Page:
For instance, if a SPECT camera, today’s modern Geiger counter, is used to measure how much radiation is coming from a syringe of sestamibi, it should show less and less radiation as the radioactive part of sestamibi goes through radioactive decay. The amount of radiation 55 minutes later should be only 90 percent of the radioactivity of the initial test, based upon the half-life of technetium-99m (Tc-99m), the radioactive component of sestamibi. This is easily seen when a SPECT camera breaks the image into a 64 by 64 matrix — the camera accurately measures the decay of Tc-99m. However, if the camera’s settings are changed to break the image into more pieces, e.g., a 128 by 128 matrix, which will include more lines between the pixels where the amount of radiation cannot be measured, the camera will lose five times as much data, giving the wrong results. In other words, the camera cannot accurately measure what it is seeing. This means that when we are using today’s SPECT cameras we must use the 64 by 64 matrix, or the results will be wrong.
We now know that comparing sestamibi “redistribution” (or redistribution of one of the other radiotracers such as Myoview) will not only tell us whether a person has heart disease, but will also tell us what we will see in the cardiac catheterization suite and allow us to more rapidly and correctly treat people, like our veteran. You would think the government would embrace this approach, particularly if it’s going to practice medicine, but it doesn’t.
Third World U.S. Healthcare?
Today, more than a decade after my colleagues and I and others confirmed that sestamibi redistribution is real and how important this is to the detection of VIPs, and to helping diagnose and treat “critically” ill individuals, there is still no news of it being used in the United States.
Despite the publication of our findings two years ago in the DeBakey Medical Journal, multiple publications in the Australian/New Zealand Nuclear Medicine Journal, presentations in Europe and the United States, last year’s publication in The Federal Practitioner (the U.S. government’s own peer-review medical journal), and support for our findings by publications at UCLA and Harvard, as well as other investigators and clinicians from around the world, and recent additions in Medline-Plus (the website for the National Institute of Health and the National Library of Medicine) changing the information on its website to incorporate our work, there has been no change by HHS or any other government agencies’ policies. Instead of allowing American physicians to improve the field of medicine and the quality of healthcare provided in the United States, just as we did with the veteran above, I see a recalcitrant system that appears to be less interested in American physicians and American healthcare than its own ego.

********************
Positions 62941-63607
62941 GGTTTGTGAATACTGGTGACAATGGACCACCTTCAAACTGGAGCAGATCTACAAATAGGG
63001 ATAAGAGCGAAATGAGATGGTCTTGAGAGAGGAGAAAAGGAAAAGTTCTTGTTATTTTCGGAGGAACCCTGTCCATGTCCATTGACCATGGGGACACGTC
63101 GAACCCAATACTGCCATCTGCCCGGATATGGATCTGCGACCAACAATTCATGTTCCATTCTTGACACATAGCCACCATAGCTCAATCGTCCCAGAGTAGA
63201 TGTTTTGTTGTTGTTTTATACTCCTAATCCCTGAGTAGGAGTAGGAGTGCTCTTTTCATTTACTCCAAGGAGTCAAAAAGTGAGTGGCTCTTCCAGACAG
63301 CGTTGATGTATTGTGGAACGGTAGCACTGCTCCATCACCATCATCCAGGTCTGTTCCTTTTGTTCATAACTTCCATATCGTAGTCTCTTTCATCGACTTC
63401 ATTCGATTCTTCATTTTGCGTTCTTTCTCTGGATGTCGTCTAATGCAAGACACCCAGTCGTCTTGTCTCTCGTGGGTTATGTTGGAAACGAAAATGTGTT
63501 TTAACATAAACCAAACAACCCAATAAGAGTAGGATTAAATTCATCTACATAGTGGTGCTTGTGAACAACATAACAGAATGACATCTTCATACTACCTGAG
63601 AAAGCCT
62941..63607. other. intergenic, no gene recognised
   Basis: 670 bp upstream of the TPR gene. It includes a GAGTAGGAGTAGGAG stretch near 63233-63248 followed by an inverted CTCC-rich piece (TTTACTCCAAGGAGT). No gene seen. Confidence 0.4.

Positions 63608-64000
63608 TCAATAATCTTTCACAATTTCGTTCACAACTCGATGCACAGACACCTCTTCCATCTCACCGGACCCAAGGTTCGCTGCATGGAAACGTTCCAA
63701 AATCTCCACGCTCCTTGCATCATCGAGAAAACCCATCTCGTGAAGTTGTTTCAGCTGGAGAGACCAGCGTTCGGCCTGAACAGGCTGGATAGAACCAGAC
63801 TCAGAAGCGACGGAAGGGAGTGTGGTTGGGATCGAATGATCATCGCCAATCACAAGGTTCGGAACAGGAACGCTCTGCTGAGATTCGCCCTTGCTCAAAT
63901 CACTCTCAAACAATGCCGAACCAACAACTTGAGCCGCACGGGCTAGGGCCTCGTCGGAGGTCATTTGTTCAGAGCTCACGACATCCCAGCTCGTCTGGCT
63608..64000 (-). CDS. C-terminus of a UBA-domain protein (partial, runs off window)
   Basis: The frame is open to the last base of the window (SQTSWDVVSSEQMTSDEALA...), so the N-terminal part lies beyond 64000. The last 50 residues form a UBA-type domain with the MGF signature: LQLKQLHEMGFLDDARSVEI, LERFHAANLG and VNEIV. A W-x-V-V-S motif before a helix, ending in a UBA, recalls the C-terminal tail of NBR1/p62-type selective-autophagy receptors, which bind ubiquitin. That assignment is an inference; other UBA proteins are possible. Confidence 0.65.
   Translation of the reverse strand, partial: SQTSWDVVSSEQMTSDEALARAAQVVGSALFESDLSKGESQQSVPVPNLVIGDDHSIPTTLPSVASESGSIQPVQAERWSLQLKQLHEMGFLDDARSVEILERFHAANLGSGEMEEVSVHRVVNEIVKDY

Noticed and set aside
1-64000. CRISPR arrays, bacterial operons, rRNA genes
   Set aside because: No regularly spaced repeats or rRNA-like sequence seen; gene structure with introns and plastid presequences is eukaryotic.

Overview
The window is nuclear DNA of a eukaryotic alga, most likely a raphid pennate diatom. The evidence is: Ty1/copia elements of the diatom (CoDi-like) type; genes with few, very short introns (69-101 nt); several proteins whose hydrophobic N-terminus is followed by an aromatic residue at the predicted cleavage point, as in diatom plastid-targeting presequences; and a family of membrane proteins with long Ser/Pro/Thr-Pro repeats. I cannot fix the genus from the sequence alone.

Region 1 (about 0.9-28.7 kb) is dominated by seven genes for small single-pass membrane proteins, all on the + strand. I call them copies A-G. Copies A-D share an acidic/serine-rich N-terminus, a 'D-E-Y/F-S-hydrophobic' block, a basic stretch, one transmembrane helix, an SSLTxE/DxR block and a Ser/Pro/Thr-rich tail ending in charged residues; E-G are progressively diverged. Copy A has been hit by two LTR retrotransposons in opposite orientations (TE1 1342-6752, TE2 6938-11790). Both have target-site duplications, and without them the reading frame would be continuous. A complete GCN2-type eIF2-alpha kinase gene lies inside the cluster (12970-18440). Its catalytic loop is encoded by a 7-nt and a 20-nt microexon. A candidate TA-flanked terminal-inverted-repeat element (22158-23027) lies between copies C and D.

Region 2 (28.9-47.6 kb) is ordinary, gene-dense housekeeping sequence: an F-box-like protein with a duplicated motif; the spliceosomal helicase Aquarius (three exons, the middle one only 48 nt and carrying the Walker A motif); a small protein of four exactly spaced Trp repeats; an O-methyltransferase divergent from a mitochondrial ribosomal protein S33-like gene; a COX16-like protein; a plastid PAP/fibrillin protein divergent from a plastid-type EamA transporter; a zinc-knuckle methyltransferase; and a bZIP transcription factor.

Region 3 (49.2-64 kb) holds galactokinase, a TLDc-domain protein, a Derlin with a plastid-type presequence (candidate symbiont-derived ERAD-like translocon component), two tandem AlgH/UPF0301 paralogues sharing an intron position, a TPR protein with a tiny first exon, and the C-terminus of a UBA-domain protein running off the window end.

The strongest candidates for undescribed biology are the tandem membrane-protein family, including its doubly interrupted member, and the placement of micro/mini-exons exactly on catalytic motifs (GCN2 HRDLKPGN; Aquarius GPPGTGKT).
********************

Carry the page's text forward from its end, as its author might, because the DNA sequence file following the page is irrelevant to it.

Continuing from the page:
It is as if the U.S. government doesn’t accept the realization that medicine is a constantly evolving discipline, though it has been evolving steadily for generations. In 1850, Ignaz Philipp Semmelweis tried to explain that by washing hands between each delivery of a child, physicians could reduce infant mortality. The system believed he was wrong, because everyone knew that infections were due to “humours,” not bacteria. When Archie Cochrane was a POW in Germany during WWII, he discovered that much of what was considered traditional practice in the realm of medicine was not based on scientific fact and, indeed, resulted in poorer outcomes than what he was able to provide using the limited supplies the Nazis gave him. In fact, Archie Cochrane lost only four people during the entire time he cared for his fellow prisoners, while the best British hospitals in London lost more than that each day, though they treated patients with similar ailments.
The efforts by the U.S. government today are reminiscent of Archie Cochrane’s day. When Archie asked the German Stabsarzt for more doctors to help him care for the ill, they replied “Nein! Aerzte sind ueberfluessig.” (No! Doctors are superfluous!) It seems that this is what we are being told today. When I go elsewhere in the world and present our findings, the work is welcomed and applied. Here, there is no such welcome by the government.
When I entered medical school at the University of Iowa in 1981, the Dean of the Medical School told our class that 90 percent of what we would be taught would be wrong, and he encouraged those of us who wanted to make a difference to try to find out what was wrong and help improve healthcare. Since then, that is what I have spent my life doing. He forgot to tell us that there would be those who for a variety of reasons would try to prevent us from doing this. My only question is why the U.S. government or anyone else would play such a role in prohibiting Americans from getting better healthcare.
In June of 2011, I will be presenting this important work at the Society of Nuclear Medicine meetings in San Antonio, Texas, and one of my colleagues will be presenting other work at the Health Physics Society meetings in Florida. We have been asked (and have done so) to submit our work to the International Atomic Energy Administration, and the U.S. government would appear to be cognizant of what we are saying, without doing anything about it. While other countries, including Iran, are publishing similar work, our discoveries are ignored here. Will it soon be possible to get better healthcare in Iran?
Dr. Richard M. Fleming is an American-born and -trained nuclear cardiologist. He is the founder of the “Inflammation and Heart Disease” theory and the Fleming Harrington Redistribution Washin Washout method of cardiology testing.